JUDY WOODRUFF: But this was a reaction to what? What’s happened?

HANNA ROSIN: This was a reaction to how fearful we are of letting children take physical risks.

So, take playgrounds. Over the last 30 years, I describe how playgrounds have shifted towards the norm of safety, almost to an extreme, the rubber padding. Everything’s been lowered. Everything’s been homogenized. So there’s no sense from the children that they are doing things which are a little bit scary and which they can master.

They can pretty much already do everything even before they have gotten there. And the same thing for emotional risks. We like to protect our children. To kind of basically intervene before anything bad happens, I think, is what’s considered a good parent these days.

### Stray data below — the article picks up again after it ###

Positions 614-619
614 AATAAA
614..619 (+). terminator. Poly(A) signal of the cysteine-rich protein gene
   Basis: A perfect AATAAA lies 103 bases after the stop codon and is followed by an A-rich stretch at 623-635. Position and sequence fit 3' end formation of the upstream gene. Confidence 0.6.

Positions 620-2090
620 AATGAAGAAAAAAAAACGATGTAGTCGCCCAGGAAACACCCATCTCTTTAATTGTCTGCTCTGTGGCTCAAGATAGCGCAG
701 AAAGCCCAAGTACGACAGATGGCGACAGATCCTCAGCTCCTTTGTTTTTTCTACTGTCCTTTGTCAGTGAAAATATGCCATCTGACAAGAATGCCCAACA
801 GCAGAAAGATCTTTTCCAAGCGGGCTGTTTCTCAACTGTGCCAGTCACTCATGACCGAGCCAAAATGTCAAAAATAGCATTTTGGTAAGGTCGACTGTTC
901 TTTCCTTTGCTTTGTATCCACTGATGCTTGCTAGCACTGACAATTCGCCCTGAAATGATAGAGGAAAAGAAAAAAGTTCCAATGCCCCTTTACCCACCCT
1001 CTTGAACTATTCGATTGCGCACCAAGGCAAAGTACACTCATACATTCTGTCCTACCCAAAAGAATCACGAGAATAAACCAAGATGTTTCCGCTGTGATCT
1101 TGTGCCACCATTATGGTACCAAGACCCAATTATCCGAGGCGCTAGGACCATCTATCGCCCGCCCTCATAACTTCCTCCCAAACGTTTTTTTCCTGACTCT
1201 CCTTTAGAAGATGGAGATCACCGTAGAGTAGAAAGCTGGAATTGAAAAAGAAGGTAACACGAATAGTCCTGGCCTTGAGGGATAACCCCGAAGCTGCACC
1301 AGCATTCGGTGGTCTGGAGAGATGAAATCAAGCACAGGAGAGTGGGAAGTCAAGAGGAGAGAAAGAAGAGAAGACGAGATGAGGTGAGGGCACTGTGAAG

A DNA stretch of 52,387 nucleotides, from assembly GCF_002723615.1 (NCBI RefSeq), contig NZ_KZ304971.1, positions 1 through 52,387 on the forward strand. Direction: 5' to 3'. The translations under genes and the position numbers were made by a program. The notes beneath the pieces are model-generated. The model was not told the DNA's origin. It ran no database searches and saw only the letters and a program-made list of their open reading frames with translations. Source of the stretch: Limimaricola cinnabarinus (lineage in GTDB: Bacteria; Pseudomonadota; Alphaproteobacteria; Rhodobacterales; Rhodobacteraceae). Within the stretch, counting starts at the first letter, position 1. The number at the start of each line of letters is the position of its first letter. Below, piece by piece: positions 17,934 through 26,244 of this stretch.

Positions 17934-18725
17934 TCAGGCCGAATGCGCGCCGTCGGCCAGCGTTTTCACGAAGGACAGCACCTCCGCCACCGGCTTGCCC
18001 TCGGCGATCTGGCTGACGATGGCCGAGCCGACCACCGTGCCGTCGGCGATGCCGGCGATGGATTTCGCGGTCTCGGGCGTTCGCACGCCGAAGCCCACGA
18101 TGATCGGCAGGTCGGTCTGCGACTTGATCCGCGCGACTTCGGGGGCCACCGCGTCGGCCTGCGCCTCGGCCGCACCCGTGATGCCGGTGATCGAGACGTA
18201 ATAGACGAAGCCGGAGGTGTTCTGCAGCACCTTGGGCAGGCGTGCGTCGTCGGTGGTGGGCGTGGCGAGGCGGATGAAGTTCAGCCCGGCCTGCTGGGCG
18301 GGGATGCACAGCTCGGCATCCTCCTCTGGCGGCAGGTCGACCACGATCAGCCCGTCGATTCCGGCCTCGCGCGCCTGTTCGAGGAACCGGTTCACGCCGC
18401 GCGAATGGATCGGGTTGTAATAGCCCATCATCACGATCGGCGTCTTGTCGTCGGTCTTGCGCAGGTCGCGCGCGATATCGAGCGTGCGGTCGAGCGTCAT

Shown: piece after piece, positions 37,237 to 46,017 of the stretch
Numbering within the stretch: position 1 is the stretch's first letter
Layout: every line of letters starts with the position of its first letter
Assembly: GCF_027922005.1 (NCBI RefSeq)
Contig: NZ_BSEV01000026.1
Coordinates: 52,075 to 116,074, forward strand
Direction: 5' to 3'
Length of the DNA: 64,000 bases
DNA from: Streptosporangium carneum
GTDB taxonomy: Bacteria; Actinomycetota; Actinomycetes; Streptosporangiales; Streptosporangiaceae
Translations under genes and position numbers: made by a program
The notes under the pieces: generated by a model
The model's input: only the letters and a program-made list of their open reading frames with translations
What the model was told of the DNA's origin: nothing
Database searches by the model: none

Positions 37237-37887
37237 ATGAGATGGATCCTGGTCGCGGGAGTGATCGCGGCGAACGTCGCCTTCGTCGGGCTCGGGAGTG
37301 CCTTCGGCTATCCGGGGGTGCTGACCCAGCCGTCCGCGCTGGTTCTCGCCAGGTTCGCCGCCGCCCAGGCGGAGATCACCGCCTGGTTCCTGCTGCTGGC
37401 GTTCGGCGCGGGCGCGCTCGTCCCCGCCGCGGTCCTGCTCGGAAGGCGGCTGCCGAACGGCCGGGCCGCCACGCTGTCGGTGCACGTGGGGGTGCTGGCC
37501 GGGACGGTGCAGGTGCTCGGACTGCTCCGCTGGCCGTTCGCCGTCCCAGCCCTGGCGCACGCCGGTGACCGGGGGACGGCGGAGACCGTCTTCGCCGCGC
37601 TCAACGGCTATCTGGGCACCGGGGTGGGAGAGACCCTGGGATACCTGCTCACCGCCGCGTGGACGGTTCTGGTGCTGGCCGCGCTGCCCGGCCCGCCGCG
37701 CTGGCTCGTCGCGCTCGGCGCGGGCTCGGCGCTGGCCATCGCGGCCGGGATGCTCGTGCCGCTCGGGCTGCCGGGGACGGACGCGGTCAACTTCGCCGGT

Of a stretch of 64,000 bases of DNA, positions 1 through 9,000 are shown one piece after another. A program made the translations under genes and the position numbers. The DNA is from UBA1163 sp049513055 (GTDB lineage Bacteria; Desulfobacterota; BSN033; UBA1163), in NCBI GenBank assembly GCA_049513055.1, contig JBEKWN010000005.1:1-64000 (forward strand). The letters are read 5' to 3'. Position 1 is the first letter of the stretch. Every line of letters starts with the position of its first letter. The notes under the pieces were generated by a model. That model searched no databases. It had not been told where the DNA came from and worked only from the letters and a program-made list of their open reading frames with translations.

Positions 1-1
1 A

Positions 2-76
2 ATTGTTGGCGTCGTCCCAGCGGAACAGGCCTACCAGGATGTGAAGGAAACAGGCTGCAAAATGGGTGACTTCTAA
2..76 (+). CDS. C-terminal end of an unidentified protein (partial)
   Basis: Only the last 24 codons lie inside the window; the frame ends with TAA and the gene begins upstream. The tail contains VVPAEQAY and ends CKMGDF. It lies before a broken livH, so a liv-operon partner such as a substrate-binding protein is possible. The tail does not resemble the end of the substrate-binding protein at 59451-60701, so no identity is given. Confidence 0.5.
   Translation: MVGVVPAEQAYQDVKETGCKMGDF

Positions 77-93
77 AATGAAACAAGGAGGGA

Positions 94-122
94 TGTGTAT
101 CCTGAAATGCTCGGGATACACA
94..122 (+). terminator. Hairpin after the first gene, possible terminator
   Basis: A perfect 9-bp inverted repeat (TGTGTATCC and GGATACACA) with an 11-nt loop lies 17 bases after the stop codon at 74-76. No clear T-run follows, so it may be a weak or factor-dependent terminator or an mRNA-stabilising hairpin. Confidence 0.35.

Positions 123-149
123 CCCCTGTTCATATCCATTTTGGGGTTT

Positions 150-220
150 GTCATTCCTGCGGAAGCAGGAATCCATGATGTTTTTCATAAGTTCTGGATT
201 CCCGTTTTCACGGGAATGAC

JUDY WOODRUFF: And, as you write, of course, it wasn’t always like this. My generation, we went out in the afternoon after school and we didn’t come back for hours. What happened along the way? Why did it turn out the way it has been lately?

HANNA ROSIN: Well, that was the impetus for me writing this story is just thinking, how is it that my daughter’s life is so different from mine? I have three children, but all of them.

How is that I used to do things like most parents my age, play in the streets, play cops and robbers? My mom didn’t really know where I was. I just had to be home for dinner. And that would be shocking and unthinkable now for children of this generation.